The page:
Earl Gray

Earl Gray
"You can argue with me but, in the end, you'll have to face that fact that you're arguing with a squirrel." - Earl Gray

Thursday, April 4, 2013

Performance Contest Marketing

Adrian Mitchell
     Let's face it.  Poetry is a tough sale.

     Nevertheless, it isn't necessarily an impossible sale.  Suppose there were a plan that could allow your tiny publication (let's call it "The Fleshlight Press") to produce the most successful verse tome of our time:  "The Fleshlight Poetry Anthology, Volume 1".  Would that interest you?

     We begin by examining what works.  Many literary magazines conduct writing contests combining entry and subscription fees.  For example, a subscription to BOMB or Rattle qualifies you for a significant cash prize if they select your poetry over everyone else's.  This "Contest Marketing" is moderately successful but suffers from a significant limitation:  it involves only poetry producers, not poetry consumers.  (There may also be legal considerations in jurisdictions where the need to purchase something in order to win a prize constitutes a lottery, which would require licensing.)  By catering to the [over]production side rather than the [as yet nonexistent] demand side, Contest Marketing typically results in a lot of subscribers who see no need to read the underlying publication.

     The brilliant Poetry Out Loud Performance Contest encourages the public's participation as aspirants (teenagers in their case) compete to see who can best perform poems that the organizers have selected.

     Suppose you were to combine these two concepts.  Start by raising some cash for a prize fund (and judges' fees?).  The good news is that you won't have to pay these monies out until well after publication.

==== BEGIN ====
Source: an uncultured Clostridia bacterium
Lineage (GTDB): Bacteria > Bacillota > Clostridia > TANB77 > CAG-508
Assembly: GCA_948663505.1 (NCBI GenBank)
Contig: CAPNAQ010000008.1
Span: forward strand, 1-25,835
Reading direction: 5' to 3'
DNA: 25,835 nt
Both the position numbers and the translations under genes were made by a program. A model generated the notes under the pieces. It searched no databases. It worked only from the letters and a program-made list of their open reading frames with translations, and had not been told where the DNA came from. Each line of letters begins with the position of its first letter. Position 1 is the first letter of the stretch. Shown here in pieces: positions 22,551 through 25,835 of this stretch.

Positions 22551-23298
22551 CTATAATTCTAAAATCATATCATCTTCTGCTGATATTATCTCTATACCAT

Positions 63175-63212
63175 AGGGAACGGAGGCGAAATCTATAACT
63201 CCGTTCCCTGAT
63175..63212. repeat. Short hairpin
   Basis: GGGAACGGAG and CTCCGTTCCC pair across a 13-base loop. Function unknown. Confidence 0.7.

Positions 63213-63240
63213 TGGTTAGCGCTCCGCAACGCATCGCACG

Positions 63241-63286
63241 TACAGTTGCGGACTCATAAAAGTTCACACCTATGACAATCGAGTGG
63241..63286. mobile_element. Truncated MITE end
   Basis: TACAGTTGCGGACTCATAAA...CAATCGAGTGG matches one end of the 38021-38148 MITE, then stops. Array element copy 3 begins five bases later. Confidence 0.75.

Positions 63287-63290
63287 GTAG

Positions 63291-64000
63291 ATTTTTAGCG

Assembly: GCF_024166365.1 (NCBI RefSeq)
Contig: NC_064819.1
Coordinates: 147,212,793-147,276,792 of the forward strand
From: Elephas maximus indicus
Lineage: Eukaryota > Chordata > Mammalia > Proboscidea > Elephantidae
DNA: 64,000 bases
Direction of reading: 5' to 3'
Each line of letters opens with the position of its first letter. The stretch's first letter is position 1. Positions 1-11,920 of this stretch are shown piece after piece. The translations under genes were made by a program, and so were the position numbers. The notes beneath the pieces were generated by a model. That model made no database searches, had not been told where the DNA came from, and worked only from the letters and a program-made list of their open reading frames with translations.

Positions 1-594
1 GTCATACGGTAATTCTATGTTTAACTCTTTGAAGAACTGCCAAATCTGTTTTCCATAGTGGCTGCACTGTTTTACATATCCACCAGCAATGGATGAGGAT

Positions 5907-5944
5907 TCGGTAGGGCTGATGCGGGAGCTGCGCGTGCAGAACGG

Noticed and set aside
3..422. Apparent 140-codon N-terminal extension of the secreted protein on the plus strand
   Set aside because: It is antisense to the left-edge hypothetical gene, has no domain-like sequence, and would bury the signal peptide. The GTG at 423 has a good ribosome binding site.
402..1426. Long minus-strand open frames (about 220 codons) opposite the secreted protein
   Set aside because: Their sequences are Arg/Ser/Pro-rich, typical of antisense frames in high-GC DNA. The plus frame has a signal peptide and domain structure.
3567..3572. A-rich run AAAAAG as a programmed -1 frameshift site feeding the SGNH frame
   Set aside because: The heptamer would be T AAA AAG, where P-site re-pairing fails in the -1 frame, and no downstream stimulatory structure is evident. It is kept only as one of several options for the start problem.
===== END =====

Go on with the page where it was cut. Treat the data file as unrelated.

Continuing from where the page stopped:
Now suppose you create an anthology of poems that, unlike many of the modern ones in Poetry Out Loud, have significant performance value (roughly:  excellent mnemonics combined with drama and/or humor).  You'll need to tell the authors of your plans before they agree to participate.  Some silly ones may object to having their poem performed by thousands of people all over the world.

Earl the Squirrel's Rule #32
    You publish your compendium with contest rules on the back cover.  These are simple:  entrants videorecord a performance of any poem in the collection, post it online (e.g. Vimeo, YouTube) under the name of the book (e.g. "The Fleshlight Poetry Anthology, Volume 1"), and email you their contact information (i.e. name, email address, phone number) and the URL of their video before the deadline stated.  After the deadline passes your judges make their decision and the prize is announced.  No purchase is necessary;  one might find a copy of your book at the local library (perhaps after nudging their purchasing agent in that direction).  The rules are mirrored on your web site.

     Your biggest challenge will be getting the word out.  You'll need to use every tack possible:  social media, writers' organizations, the university presses (including student newspapers), blogs, online forums, 'zines, email, etc,

     From the potential participant's point of view this is a free shot at some cash. 

     "No entry fee?  No purchase necessary?  Just stand in front of a webcam, recite a poem, post it and send out an email?  What have I got to lose?  I'm in!"

Earl the Squirrel's Rule #19
     From your point of view it could be a bonanza.  A significant percentage of respondents and lending institutions will purchase your anthology.  Vimeo, YouTube and other venues will feature your title, "The Fleshlight Poetry Anthology, Volume 1", on thousands of posts.  Every day, millions of people will see that title on "most recent posts" lists and web searches.  Your judges can screen the entries as they appear.  Meanwhile, you have already begun work on "The Fleshlight Poetry Anthology, Volume #2".

     Nota bene:  your local writers' group may be of great assistance in this endeavor.

1 comment:

  1. This is very basic, sometimes inaccurate information: Go to school, of a sort:
    Study Keats, Shelley,Plath,Kizer, Stafford,Marvin Bell,
    Jane Hirshfield,Jim Galvin,XJ Kennedy, Hugo,Theodore
    Roethke,Komunyakaa,Naomi Shihab Nye,etc...various lit lights.
    Find a reputable Writer's Conference...go JUST to learn. Read, read, read.Then? Send 3 poems to different magazines. Wait. Keep sending, studying and reading.
    Wait. Write, Write Write.Read.Repeat. Blessings!


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